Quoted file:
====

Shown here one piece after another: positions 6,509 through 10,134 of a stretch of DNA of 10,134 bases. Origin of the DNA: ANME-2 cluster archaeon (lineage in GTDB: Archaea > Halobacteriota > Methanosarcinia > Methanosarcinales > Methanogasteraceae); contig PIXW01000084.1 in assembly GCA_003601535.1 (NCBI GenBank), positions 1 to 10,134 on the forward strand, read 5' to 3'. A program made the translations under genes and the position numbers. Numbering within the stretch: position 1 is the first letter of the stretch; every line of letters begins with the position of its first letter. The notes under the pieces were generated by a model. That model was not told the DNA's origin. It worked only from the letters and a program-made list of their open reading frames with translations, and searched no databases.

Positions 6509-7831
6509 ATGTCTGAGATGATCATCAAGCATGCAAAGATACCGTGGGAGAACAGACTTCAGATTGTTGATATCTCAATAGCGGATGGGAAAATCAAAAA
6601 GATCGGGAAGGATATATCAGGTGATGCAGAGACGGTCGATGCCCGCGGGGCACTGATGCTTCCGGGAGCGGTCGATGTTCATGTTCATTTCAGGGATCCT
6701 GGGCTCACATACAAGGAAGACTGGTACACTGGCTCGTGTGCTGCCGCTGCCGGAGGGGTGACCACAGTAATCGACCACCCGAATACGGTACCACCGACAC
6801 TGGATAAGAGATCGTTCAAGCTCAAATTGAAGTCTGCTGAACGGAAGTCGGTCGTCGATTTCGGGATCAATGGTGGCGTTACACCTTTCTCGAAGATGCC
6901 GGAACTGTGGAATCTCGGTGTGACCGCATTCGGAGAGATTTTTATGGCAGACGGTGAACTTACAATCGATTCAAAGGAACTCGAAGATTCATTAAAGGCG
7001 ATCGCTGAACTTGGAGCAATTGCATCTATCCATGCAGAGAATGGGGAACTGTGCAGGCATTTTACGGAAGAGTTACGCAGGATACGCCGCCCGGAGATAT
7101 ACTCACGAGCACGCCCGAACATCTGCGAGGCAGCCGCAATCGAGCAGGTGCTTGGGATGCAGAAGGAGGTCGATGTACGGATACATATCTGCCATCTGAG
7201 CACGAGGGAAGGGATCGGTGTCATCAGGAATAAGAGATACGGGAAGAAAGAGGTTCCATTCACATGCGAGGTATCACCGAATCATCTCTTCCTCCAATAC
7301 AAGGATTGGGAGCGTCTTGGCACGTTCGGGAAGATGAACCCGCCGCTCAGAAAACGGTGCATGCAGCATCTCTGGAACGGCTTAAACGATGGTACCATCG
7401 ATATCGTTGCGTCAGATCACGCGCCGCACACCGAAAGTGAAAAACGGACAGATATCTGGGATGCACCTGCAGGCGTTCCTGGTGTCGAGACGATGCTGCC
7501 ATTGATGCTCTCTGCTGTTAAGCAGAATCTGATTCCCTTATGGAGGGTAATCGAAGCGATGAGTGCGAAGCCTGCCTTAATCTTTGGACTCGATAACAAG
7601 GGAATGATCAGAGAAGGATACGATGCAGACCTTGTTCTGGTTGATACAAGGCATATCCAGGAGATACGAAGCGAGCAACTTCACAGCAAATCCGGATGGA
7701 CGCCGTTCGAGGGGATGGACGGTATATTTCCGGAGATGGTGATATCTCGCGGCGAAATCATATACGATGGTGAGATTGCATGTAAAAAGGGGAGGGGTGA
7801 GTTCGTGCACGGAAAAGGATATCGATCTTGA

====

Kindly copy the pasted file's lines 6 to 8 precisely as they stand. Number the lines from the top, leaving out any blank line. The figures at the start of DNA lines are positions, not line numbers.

6801 TGGATAAGAGATCGTTCAAGCTCAAATTGAAGTCTGCTGAACGGAAGTCGGTCGTCGATTTCGGGATCAATGGTGGCGTTACACCTTTCTCGAAGATGCC
6901 GGAACTGTGGAATCTCGGTGTGACCGCATTCGGAGAGATTTTTATGGCAGACGGTGAACTTACAATCGATTCAAAGGAACTCGAAGATTCATTAAAGGCG
7001 ATCGCTGAACTTGGAGCAATTGCATCTATCCATGCAGAGAATGGGGAACTGTGCAGGCATTTTACGGAAGAGTTACGCAGGATACGCCGCCCGGAGATAT